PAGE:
It took a little over a decade for the Swedish trio Junip to deliver their first full-length recording, Fields. Singer/songwriter José González, keyboardist Tobias Winterkorn and drummer Elias Araya originally formed Junip in 1989; a self-released EP, Straight Lines, came out in 2000. However, while Araya spent nearly five years in Norway (in art school) and Winterkorn pursued a career in teaching, González, who was working on his PhD in chemistry, found his solo career suddenly taking off with the 2003 release (and the subsequent 2005 UK and US release) of his debut, Veneer.
The trio reformed in 2005 and released the EP Black Refuge the following year. After González finished promoting his excellent 2007 solo effort In Our Nature, Junip started to seriously write and record together. Those familiar with González' vocal delivery, which oddly combines Nick Drake and The Bee Gees (pre-Disco era) with his spare nylon-string guitar playing, will find that González has merged his British folk-based sound with the textures added by his bandmates. Winterkorn's 1970s-era keyboards and a Moog synthesizer and Araya's subtle drums and percussion (including a xylophone) add an extra dynamic that had been absent in González's solo releases. And as Fields demonstrates, the collaborative mixture is magnificent.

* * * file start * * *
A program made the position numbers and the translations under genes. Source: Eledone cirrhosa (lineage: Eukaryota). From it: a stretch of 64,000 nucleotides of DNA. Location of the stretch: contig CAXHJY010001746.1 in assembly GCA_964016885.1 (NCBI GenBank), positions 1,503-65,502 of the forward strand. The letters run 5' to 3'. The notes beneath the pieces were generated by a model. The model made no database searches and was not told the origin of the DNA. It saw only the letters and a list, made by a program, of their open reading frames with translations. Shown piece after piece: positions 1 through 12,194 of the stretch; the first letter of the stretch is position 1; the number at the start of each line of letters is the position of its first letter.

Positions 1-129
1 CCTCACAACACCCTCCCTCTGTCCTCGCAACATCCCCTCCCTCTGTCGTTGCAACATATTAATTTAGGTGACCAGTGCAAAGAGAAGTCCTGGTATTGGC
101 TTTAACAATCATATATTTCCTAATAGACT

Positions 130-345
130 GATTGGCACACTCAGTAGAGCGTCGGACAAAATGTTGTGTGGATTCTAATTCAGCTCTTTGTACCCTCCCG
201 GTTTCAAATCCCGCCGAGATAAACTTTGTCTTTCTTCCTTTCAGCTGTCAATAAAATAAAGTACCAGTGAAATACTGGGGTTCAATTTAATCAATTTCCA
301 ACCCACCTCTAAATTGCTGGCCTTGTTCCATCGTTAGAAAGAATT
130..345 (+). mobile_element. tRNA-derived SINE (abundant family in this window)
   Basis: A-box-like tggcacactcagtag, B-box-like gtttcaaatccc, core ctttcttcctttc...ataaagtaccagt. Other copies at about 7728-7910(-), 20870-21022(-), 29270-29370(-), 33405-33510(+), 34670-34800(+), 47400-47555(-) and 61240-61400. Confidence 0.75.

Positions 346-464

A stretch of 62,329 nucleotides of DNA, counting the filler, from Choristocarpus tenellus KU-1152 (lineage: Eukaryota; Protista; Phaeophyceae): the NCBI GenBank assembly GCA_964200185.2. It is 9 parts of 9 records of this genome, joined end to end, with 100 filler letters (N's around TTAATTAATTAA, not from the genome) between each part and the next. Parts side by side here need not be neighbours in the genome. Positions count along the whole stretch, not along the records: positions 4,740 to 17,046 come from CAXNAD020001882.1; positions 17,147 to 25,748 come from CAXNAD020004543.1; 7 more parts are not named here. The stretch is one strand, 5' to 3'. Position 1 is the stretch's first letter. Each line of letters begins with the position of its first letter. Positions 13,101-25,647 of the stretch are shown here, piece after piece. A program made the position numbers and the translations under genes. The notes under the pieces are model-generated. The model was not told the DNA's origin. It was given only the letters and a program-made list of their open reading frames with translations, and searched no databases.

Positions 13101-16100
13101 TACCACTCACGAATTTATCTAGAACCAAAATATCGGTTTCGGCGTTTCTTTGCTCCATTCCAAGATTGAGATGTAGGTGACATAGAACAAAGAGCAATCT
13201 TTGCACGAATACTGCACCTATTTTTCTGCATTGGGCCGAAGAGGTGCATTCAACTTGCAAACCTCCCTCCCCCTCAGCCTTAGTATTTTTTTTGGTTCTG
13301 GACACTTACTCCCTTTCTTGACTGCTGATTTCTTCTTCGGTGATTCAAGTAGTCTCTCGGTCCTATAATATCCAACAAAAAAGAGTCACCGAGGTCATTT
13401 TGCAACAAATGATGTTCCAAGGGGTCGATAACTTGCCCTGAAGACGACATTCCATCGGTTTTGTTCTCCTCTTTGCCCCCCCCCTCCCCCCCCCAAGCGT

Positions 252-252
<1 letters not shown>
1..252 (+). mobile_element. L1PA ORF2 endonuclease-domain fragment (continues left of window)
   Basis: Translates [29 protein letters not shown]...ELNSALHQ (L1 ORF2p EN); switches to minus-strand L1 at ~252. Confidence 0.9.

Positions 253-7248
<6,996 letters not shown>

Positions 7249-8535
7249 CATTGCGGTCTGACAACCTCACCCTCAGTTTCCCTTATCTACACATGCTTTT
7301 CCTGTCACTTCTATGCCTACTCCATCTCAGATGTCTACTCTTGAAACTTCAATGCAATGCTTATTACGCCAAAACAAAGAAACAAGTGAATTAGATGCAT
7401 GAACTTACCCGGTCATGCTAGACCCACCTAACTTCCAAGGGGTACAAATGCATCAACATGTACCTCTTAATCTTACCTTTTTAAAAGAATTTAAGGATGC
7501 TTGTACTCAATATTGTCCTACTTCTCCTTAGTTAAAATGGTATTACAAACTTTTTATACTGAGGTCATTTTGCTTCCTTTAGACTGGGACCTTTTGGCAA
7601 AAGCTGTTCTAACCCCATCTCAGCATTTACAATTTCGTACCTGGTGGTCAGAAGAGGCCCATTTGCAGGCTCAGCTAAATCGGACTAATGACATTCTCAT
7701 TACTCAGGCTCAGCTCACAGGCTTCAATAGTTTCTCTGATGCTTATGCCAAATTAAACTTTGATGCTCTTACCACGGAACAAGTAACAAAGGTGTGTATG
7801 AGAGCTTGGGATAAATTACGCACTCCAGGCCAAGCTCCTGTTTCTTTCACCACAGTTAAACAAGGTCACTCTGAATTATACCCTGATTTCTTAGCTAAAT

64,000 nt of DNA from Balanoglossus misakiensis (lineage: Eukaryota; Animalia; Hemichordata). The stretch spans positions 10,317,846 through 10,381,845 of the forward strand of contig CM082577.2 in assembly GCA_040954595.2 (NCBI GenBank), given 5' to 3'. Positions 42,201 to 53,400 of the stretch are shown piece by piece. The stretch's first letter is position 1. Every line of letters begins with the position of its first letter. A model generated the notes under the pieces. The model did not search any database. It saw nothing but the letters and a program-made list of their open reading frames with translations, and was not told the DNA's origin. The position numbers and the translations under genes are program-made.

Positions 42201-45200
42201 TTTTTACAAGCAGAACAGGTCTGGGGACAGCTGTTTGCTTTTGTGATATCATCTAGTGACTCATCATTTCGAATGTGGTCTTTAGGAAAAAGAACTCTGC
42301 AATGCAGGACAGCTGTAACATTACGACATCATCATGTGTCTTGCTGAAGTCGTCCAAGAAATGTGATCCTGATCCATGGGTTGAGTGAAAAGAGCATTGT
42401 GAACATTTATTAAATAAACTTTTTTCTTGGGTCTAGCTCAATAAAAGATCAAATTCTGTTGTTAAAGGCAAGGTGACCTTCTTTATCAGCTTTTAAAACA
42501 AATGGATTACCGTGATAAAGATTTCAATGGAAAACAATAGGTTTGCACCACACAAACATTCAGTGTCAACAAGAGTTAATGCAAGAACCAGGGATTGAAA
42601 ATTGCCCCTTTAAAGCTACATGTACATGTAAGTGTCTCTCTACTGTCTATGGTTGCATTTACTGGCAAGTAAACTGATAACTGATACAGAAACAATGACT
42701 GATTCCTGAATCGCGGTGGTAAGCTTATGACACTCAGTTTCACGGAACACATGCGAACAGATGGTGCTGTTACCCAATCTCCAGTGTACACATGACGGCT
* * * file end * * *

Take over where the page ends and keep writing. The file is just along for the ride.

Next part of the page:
The opening cut, "In Every Direction," displays Junip's general aural landscape, combining the clarity of vocals and guitar (evidenced in González' solo efforts) with the varying colors offered by Winterkorn's keyboards, at times bordering on industrial or experimental, while simultaneously adding lighter touches and ‘70s prog-rock influences. Araya's drums are flattened, providing a heartbeat-like pulse that propels each song, adding brightness through various percussive instruments. With his experience as a solo artist, González understands how rhythm can be dictated from the guitar and, in a sense, he leads the band with his instrument.
The upbeat songs, such as the breezy "Always," the intricate "Rope & Summit" and the philosophical questioning of "Off Point," move so swiftly, you don't always notice the complex layers that exist. The album's closing song, "Tide," reveals more of the group's prog-rock influences. Winterkorn establishes a hypnotic electric piano riff reminiscent of early Brightback Morning Light, while later adding a Moog synthesizer part that recalls Emerson, Lake and Palmer. The swooning and dramatic nature of the music accompaniment provides a perfect compliment to González's poignant, double-edged lyrics ("...it will be time, time to return") referring to society's "time" for introspection.
The late arrival of Junip's debut is an unexpected gift. While wading through more than a decade, each musician has gone through a number of transitions personally and professionally that might have fragmented a younger band. As a result, Fields may be one of the most mature, sophisticated and seductive debut pop releases in ages.